Park Slope Serves Coffee Roasted in … Staten Island?

From emu-egg mayonnaise to beard oil, the Brooklyn brand runs rampant in this city.

So imagine my surprise when, walking through the epicenter of it all last Sunday, Park Slope, I saw this sign outside of a cafe on 7th Avenue

Cocoa Bar

The proprietors of Cocoa Bar have apparently looked beyond their neighborhood to serve coffee roasted a good 13 miles—but really another world—away in Mariners Harbor, Staten Island.

Here’s a bit of history from Unique Coffee’s website:

In September of 1995 [James] Ferrara incorporated Unique Coffee Inc. Starting in the garage of his home with the help of his father Al and wife Toni; they started the business. It was a lot of work, not having a roaster in his garage Ferrara’s first account was a gentleman in Brooklyn who had a small shop roaster that he rented time on. He would buy his green coffee; pick it up at the pier; drive it to Brooklyn; roast it; bring it back to Staten Island; package it; load the van; and deliver it the next day all while doing his own sales while on the route.

At the time he was using his and his father’s garage along with their first Dodge van as storage; he then realized that it was time to move into a warehouse.

Unique Coffee moved into their first warehouse in the Mariner’s Harbor section of Staten Island in 1997 which is where they purchased their 60 kilo roaster and believed that they would never grow out of the then very large space.

While providing New York City with the finest coffee the business grew to a point where they again needed to find more space. In late 2000 Unique Coffee began the move to their current manufacturing facility and corporate offices where they operate today.

That current office is at 3075 Richmond Terrace in Staten Island. According to this article in DNAinfo New York,

Unique Coffee typically roasts 8,000 to 12,000 pounds of coffee during an eight-hour shift. They bag it by hand, then sell it  from their website and in 4,000 retail stores around the country, including Stop & Shop, T.J. Maxx, Bed Bath and Beyond, Marshalls and Homegoods.

Their beans can also be bought from 350 stores in Canada, 17 countries in Scandinavia and recently Korea and China.

In addition to coffee under the Unique label, the roaster grinds private-label java for several supermarkets and gourmet shops in Manhattan. They also sell coffee to several local shops, including Royal Crown Bakery in South Beach and Pasticceria Bruno in West Brighton.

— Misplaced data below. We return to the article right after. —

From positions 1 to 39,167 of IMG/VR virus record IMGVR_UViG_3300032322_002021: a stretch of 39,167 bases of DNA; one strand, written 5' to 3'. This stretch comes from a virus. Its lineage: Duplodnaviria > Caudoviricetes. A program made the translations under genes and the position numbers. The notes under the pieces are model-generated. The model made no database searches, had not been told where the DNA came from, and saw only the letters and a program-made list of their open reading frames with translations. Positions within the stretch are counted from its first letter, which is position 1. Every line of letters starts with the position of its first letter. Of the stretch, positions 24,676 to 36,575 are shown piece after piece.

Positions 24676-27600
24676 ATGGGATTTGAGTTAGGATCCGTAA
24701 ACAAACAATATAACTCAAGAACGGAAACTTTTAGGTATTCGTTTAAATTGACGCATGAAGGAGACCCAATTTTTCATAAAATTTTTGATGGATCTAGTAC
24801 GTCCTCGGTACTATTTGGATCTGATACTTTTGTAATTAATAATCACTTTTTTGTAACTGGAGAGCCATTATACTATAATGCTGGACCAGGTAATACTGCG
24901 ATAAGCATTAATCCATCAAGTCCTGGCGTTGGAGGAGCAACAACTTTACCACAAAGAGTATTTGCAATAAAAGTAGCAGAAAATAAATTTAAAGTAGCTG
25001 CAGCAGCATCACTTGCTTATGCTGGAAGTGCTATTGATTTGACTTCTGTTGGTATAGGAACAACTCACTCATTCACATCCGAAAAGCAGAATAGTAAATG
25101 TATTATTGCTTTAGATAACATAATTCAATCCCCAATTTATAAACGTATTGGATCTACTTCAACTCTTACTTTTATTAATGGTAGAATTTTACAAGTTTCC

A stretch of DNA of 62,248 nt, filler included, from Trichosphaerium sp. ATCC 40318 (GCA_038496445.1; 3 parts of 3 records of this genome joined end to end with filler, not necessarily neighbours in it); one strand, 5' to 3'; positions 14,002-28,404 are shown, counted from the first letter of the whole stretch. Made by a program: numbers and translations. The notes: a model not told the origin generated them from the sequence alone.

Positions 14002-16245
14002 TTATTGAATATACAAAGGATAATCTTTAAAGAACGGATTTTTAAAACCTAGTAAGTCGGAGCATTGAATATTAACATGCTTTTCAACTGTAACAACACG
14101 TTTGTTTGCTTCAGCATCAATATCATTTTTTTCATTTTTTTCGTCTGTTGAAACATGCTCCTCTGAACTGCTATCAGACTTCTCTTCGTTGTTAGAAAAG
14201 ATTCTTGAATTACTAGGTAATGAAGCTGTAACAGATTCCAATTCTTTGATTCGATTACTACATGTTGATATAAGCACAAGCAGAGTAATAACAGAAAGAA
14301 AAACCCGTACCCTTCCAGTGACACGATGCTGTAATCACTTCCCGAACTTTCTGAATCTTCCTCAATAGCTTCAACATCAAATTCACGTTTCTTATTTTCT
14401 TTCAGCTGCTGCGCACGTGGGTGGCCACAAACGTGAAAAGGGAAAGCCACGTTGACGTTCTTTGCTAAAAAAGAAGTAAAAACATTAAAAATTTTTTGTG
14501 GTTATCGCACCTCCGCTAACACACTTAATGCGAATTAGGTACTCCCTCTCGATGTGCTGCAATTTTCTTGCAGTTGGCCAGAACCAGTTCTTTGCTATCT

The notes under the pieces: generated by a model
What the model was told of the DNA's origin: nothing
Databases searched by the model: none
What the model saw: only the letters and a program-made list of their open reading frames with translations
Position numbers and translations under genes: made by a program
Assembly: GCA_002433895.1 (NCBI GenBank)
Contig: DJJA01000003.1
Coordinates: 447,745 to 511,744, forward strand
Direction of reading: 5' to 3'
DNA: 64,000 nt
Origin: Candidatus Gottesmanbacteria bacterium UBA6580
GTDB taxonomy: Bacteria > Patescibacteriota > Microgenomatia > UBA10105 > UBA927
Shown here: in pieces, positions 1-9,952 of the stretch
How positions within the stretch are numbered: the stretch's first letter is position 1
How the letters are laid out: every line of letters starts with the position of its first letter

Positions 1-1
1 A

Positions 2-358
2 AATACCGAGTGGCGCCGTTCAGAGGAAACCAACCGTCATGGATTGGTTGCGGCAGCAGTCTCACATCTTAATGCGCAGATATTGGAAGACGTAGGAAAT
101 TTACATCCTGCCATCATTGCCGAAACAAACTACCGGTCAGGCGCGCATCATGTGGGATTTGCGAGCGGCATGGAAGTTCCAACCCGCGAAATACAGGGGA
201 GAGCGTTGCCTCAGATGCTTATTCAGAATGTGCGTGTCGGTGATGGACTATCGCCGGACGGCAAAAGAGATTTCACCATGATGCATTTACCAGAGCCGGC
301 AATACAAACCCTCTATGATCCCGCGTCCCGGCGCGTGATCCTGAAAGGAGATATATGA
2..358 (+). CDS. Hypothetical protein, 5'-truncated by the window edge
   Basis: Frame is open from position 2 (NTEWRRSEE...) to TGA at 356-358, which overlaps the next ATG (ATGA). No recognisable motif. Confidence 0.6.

Who knew that coffee roasted in Mariners Harbor was shipped around the world—and across the Narrows?

The Great Gatsby and the Valley of Ashes

If you haven’t yet seen Baz Luhrmann’s The Great Gatsby—go see it now. Besides being based on one of my favorite novels, the film also shows some great images of old New York, from the Queensboro Bridge to the Plaza Hotel.

Not everything, however, is glitz and glamour in this Jazz Age film. Halfway between the grand estates of Long Island and the vibrant energy of Manhattan lies the Valley of Ashes. I had read The Great Gatsby six times while attending high school and college in San Diego (and I re-read last weekend the same paperback version that I bought as a freshman in high school). To me, a non-New Yorker at the time, the Valley of Ashes was powerfully symbolic, a setting F. Scott Fitzgerald created to characterize George Wilson—and many of the novel’s other characters. This bleak, gray place symbolized death and unchanging fate. From dust we were made, and to dust we shall return.

Little did I know then that the Valley of Ashes was a real place, the dumping ground of the Brooklyn Ash Removal Company from 1909 through the 1930s. As City Journal explains in a 21-year-old article,

Since oil as a domestic heating fuel was virtually unknown in the 1920s, ashes were produced in vast quantities by the coal-fired burners in practically all the buildings of the city. At that time, the city’s own dumping grounds were insufficient, so it paid private operators, including the Brooklyn Ash Removal Company, for the privilege of dumping on their property.

In an ironic twist, the Valley of Ashes, the symbol of death and unchanging fate, was in fact transformed. With the help of Robert Moses, the dumping grounds were cleared, and Flushing Meadows Corona Park was created, home to the 1939-40 and 1964-65 Worlds Fairs.

As City Journal concluded,

The valley of ashes lives on only in literature. Few who spread their blankets under the trees of Flushing Meadows or play soccer on its fields are aware that they are enjoying themselves on the grounds of Fitzgerald’s wasteland. Instead of a barren wilderness, parkgoers find something closer to the haunting image at the book’s close, “a fresh green breast of the New World” that flowers for generations of New Yorkers to come.

Just as he transformed almost every corner of this city, for better or worse, Robert Moses helped change the Valley of Ashes into the home of Citi Field, the Billie Jean King National Tennis Center and the Queens Museum of Art.

For images of the Valley of Ashes as it once was, check out this CUNY site.

Finally, if you’re a big Gatsby fan as I am, you might enjoy these links that I posted to I Happen to Like New York’s Facebook page over the last week:

The Real Life Towns that Inspired The Great Gatsby

Mapping the 1920s New York City of The Great Gatsby

Recipe for a Gin Rickey